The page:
Selecting and displaying specific information
Chapter 4: Mapping Crime and Geographic Information Systems

Perhaps the most basic analytical task in using geographic information systems is the process of selecting and displaying scientific information. As shown in figure 4.6, when objects, in this case aggravated assault cases, are selected or "highlighted" on the map with the select tool, their corresponding database records are highlighted in color or with a symbol located next to the record. If the analyst wants to bring together the selected records at the top of the table for easier recognition and manipulation, they can be "promoted" (in ArcView, for example) using the appropriate button.

Figure 4.6

Mapping time

A more sophisticated process for selecting information uses various criteria and is referred to as "filtering" or "querying." Sometimes, you will see Structured Query Language (SQL), which is a specialized programming tool for asking questions of databases. If the conditions you set are satisfied, then certain cases are included or retained in a new data set, as a subset of the main data. The new file can then be saved, mapped, or manipulated in any way. For example, the condition "Time is greater than or equal to 1500 hours and time is less than or equal to 2300 hours" (written in computerese as time>=1500 & time <=2300) would select all cases in the 8-hour shift between 3 and 11 p.m. Many variations are possible on the "mapping time" theme. In figure 4.7, maps of domestic disputes in Charlotte-Mecklenburg, North Carolina, show change over a decade. The units of analysis were the central points, or centroids (see the section "Centroid display" later in this chapter) of 537 response areas. Idrisi software (see appendix) was used to generate the two surfaces based on the square roots1 of the data values for each response area, resulting in a clear picture of substantial growth over the time period. In 1984, domestic disputes occurred mainly in the north and west, as shown in green. By 1993, calls had increased in number and geographic coverage, particularly on the east side and in the southwest.

Figure 4.7

Time geography is viewed through a different lens as shown in figure 4.8. Using methods similar to those used to produce figure 4.7, seven daily maps were constructed, followed by an eighth map to denote the day of the week with the highest frequency of calls for each of the 537 response areas. Maps such as those in figures 4.7 and 4.8 could be used to allocate resources and to coordinate domestic violence prevention efforts.

Figure 4.8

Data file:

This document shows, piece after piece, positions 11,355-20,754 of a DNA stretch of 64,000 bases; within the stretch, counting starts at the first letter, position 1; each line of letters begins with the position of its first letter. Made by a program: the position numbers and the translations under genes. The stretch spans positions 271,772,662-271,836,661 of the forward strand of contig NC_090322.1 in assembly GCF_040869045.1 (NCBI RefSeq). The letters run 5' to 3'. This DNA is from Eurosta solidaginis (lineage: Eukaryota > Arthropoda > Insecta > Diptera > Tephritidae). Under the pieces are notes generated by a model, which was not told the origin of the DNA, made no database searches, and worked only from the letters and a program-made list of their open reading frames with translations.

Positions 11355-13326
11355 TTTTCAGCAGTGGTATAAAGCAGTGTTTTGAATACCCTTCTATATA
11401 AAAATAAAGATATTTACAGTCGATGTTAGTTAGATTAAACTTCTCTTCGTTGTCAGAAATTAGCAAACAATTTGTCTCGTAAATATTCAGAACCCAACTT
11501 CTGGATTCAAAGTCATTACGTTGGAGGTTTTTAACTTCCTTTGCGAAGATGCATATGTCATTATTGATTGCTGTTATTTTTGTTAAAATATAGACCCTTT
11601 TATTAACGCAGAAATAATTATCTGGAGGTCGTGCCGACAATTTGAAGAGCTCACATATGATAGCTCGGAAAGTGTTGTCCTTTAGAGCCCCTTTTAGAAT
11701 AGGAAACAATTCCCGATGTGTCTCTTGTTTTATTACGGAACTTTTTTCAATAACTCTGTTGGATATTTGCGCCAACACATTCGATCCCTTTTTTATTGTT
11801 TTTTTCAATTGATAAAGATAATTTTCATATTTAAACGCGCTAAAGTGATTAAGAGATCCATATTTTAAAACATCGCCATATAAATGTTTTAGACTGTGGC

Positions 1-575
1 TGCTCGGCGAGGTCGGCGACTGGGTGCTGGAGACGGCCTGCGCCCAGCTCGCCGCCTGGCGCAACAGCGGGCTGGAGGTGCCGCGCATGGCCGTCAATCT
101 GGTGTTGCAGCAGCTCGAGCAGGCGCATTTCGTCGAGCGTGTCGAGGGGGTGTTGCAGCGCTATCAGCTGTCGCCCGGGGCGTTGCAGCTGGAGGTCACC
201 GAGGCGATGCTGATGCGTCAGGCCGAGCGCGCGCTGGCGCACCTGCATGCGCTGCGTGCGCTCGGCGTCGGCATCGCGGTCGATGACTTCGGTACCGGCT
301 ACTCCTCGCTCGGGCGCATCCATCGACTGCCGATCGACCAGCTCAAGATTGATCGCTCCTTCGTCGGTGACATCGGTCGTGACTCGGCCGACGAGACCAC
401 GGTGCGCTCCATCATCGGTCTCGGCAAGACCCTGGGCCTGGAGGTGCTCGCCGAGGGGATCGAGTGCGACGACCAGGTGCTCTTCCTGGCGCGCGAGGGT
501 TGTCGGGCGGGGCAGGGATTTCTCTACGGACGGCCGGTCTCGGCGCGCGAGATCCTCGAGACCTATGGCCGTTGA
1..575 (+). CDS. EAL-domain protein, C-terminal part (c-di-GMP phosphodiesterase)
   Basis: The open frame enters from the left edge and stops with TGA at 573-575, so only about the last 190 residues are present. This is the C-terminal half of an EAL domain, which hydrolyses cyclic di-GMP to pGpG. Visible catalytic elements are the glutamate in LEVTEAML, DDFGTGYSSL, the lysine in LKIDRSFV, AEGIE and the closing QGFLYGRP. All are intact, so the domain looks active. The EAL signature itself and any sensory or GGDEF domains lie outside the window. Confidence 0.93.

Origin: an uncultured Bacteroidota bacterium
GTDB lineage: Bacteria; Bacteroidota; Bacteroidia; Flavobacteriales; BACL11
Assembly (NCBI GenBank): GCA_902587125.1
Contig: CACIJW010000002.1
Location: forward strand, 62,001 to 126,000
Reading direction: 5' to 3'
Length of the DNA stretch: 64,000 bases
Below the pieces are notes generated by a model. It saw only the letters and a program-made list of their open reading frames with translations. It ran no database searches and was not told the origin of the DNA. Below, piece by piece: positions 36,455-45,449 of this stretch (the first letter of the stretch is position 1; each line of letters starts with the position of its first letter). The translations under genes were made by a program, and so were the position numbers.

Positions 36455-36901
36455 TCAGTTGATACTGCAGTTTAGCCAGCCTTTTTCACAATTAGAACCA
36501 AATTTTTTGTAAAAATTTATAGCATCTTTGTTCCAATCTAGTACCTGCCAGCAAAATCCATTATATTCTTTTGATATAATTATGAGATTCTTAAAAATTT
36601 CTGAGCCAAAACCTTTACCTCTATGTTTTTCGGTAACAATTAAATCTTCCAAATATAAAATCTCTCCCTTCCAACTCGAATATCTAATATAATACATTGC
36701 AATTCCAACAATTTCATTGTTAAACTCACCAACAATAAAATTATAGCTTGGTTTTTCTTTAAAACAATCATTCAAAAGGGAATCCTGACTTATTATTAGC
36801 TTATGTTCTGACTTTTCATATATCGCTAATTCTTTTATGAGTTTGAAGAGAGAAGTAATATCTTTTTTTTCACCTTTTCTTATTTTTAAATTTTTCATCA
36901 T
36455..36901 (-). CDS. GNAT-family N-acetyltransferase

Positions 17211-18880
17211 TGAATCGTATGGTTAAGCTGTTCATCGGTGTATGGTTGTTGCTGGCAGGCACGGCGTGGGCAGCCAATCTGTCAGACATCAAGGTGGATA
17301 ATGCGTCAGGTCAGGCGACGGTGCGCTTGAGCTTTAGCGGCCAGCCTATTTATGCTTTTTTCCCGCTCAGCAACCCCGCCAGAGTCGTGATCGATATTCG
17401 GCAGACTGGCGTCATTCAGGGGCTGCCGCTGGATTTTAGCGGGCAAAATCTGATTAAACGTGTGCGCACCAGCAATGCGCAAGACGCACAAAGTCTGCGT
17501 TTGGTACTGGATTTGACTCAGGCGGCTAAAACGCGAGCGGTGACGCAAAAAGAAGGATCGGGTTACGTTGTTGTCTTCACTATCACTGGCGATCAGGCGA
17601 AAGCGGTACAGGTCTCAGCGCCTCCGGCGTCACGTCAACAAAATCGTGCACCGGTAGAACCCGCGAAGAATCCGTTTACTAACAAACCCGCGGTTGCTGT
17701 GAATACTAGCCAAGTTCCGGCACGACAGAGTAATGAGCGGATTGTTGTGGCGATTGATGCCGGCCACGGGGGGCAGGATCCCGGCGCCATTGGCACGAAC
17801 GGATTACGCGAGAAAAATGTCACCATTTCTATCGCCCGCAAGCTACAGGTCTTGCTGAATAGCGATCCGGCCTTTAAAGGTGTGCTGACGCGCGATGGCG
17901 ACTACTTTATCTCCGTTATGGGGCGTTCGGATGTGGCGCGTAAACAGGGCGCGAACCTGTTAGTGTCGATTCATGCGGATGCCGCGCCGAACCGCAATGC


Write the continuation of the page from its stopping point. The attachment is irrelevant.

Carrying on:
Mapping space

Because crimes usually affect some neighborhoods more than others, maps may focus on certain beats, posts, patrol areas, communities, census tracts, neighborhoods, or other units. What is the geography of crimes in terms of council districts? Could this information be used by the police department to anticipate political firestorms? Attention may not be confined to such official areas, but may involve informal or ad hoc areas, such as a 500-yard radius around a drug market, bus stop, or automatic teller machine, for temporary investigative purposes. Provided that the boundary files for the official areas are in the computer, queries can be addressed to them. For example, you could compute the rate of vandalism incidents per 1,000 housing units, per unit of the general population, or per unit of the male youth population. A few alternative base maps are shown in figure 4.9.

Figure 4.9

Mapping incident types and modus operandi

Conditions, or filters, can be used to refine searches at any level the analyst chooses. For example, the most obvious filter would isolate all crimes of a specific type. However, filtering can isolate crimes by time of day, by neighborhood, and by modus operandi (MO). Conditions can be set to specify all the desired criteria, possibly resulting in the isolation of a cluster of incidents that could be linked to the same perpetrator. In figure 4.10, for example, rape has been selected. These incidents are shown without identifying victims by using a large symbol to make the location of each somewhat vague. The analyst must trade some precision to accommodate the overriding need to protect victims.

Figure 4.10

Mapping attributes of victims and suspects

Mapping by characteristics of victims, suspects, or both can also be useful and is easily accomplished. For example, where have females been assaulted? Is there evidence that a cluster of burglaries has occurred at homes occupied by elderly persons?

Mapping other recorded characteristics

Possibilities for filtering are unlimited. You can set as many time, space, victim, suspect, MO, or other filters as you wish, given data availability. For example, where are the armed robberies occurring? What is the pattern of robberies at gunpoint within a 1-mile radius of drug markets? Where are juvenile offenders victimizing elderly persons at gunpoint during hours of darkness? Are spousal assaults randomly distributed, or are they clustered?

The only limitation is the availability of geocoded or geocodable information in the database. A potentially useful map might reflect the relationship between persons on probation or parole and the types of crimes they have committed. For example, a rash of robberies occurs in a neighborhood: Where are the robbery probationers and parolees in that area? Do the MOs match up?

Chapter 4: Mapping Crime and Geographic Information Systems
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Mapping Crime: Principle and Practice, by Keith Harries, Ph.D., December 1999